Journal News

JBC: Iron–sulfur cluster research offers new avenues for investigating disease

Sasha Mushegian
November 01, 2018

Many important proteins in the human body need iron-sulfur clusters, tiny structures made of iron and sulfur atoms, to function correctly. Researchers at the National Cancer Institute, the National Institutes of Health and the University of Kentucky have discovered that disruptions in the construction of iron-sulfur clusters can lead to the buildup of fat droplets in certain cells. These findings, published in the Journal of Biological Chemistry, provide clues about the biochemical causes of such conditions as nonalcoholic fatty liver disease and clear-cell renal carcinoma.

“Iron-sulfur clusters are delicate and susceptible to damage within the cell,” said Daniel Crooks, the postdoctoral fellow who led the new study. “For this reason, the cells in our body are constantly building new iron-sulfur clusters.”

This stained histopathologic image shows clear-cell carcinoma of the kidney from a nephrectomy specimen. The cancer is named for its accumulation of lipid droplets.Courtesy of KGH/Wikimedia Commons Crooks began studying the enzymes that build iron-sulfur clusters during his graduate studies in Tracey Rouault’s lab at the Eunice Kennedy Shriver National Institute of Child Health and Human Development of the NIH. Mutations in one of these enzymes can cause ISCU myopathy, a hereditary condition in which patients, despite seeming strong and healthy, cannot exercise for more than a short time without feeling pain and weakness.

It was clear to Crooks that lifelong deficiency of iron-sulfur clusters caused profound changes in how cells processed energy. But he wondered exactly what happened in a cell in the first moments after something went wrong with iron-sulfur cluster production. Which of the many proteins that need iron-sulfur clusters were affected first, and what effect did this have on cell metabolism?

Crooks developed experimental methods to abruptly stop iron-sulfur clusters from being manufactured in cells and to monitor what happens to how these cells process glucose. Ordinarily, over a series of metabolic steps, cells would convert glucose into energy. But without iron-sulfur clusters, an enzyme called aconitase that carries out one of the steps in this process doesn’t work. As a result, the cells quickly accumulated an intermediate metabolic product called citrate, which eventually was converted into droplets of fat.

Over-accumulation of fats in tissues where they’re not normally found is a hallmark of numerous diseases, including nonalcoholic fatty liver disease, a risk factor for cirrhosis and liver cancer. These findings suggest that this state could be caused by failures of iron-sulfur cluster production — for example due to cellular stressors or toxin exposure.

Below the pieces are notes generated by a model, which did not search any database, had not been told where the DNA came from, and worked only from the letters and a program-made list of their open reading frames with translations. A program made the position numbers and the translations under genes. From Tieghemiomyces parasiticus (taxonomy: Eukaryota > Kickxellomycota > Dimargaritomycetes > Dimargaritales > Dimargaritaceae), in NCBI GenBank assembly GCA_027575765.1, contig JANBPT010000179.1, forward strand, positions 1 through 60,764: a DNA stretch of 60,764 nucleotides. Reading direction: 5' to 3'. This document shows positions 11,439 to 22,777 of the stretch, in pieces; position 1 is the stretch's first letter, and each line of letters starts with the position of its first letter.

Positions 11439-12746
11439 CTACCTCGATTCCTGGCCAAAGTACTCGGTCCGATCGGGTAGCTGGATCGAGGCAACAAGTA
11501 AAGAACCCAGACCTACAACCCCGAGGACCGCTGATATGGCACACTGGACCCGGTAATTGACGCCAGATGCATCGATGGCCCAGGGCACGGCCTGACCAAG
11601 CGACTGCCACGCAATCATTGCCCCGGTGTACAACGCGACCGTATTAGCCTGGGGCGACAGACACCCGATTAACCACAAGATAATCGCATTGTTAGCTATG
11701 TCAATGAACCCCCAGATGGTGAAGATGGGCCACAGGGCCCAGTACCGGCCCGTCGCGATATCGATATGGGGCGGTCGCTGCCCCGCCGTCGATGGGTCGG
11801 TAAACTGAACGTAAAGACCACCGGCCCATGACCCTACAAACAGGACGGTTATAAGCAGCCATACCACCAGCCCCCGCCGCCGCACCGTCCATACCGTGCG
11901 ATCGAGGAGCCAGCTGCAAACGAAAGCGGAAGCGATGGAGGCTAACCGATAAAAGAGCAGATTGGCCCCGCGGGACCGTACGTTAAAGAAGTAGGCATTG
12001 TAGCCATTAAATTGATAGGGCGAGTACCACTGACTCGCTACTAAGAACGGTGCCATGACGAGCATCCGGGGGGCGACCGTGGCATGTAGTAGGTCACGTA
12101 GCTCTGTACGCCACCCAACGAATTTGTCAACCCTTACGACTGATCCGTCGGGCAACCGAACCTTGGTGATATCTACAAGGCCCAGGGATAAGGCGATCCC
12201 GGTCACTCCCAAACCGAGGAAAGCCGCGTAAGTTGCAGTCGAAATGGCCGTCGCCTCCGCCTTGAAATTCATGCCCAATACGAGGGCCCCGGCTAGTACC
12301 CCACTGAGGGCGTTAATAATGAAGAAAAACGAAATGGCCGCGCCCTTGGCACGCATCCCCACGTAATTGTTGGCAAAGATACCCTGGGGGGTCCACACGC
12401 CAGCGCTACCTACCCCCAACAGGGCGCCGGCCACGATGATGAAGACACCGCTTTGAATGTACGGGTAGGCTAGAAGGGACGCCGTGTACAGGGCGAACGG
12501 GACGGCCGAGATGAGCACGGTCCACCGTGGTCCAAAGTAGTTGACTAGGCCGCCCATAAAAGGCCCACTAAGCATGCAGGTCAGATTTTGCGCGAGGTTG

“We’re hoping that the people who are working so hard on nonalcoholic fatty liver disease will find our paper helpful to their research,” Rouault said.

Crooks, working in the laboratory of surgeon and scientist W. Marston Linehan at the NCI, is now examining the role of iron-sulfur cluster formation and aconitase function in cancers such as clear-cell carcinomas. Various cancers often are characterized by excessive fat accumulation in cells. In fact, this accumulation of lipid droplets is where clear-cell carcinomas get their name: when a slice of such a tumor is fixed on a slide and its proteins are stained, the large areas of lipid accumulation in the cells look transparent.

“We really want to look at the beginnings of cancer,” Crooks said, “… to understand whether the lipids were formed from glucose or other fuels and whether the lipids are important for pathogenesis, or whether they’re just bystanders that form in response to metabolic reprogramming, which is likely to include disruption of iron sulfur protein activities.”

Sasha Mushegian

Sasha Mushegian is a postdoctoral fellow at Georgetown University. Follow her on Twitter.

Join the ASBMB Today mailing list

Sign up to get updates on articles, interviews and events.

Latest in Science

Science highlights or most popular articles

Gut microbiome shaped by dietary sphingolipids
Journal News

Gut microbiome shaped by dietary sphingolipids

September 22, 2020

A new tracing method described in the Journal of Lipid Research offers clues on how a macronutrient interacts with the microbes that live inside us.

From the journals: JBC
Journal News

From the journals: JBC

September 21, 2020

Proteases that fire up the flu. A sulfate pocket to take out MRSA. Proteins that prompt cancer protrusions. Read about recent papers on these topics and more.

AeroNabs promise powerful, inhalable protection against COVID-19
News

AeroNabs promise powerful, inhalable protection against COVID-19

September 20, 2020

As the world awaits vaccines to bring the COVID-19 pandemic under control, UC San Francisco scientists have devised a novel approach to halting the spread of SARS-CoV-2, the virus that causes the disease.

Keeping bone and muscle strong on the ISS
News

Keeping bone and muscle strong on the ISS

September 19, 2020

Researchers helped mice stay mighty with an experiment to counter the effects of microgravity. The gene treatment might also enhance muscle and bone health on Earth — and in humans.

Understanding the impact of Type 1 diabetes susceptibility genes
Research Spotlight

Understanding the impact of Type 1 diabetes susceptibility genes

September 17, 2020

Starting in eighth grade, a series of mentors who saw something special in Sharifa Love–Rutledge helped her stay on the path to being a researcher — and becoming a mentor to others.

Re-creating coagulation in a lab
Journal News

Re-creating coagulation in a lab

September 15, 2020

Threatened arthropods are in the crossfire of medical and conservation efforts, but new research could benefit horseshoe crabs and humans alike.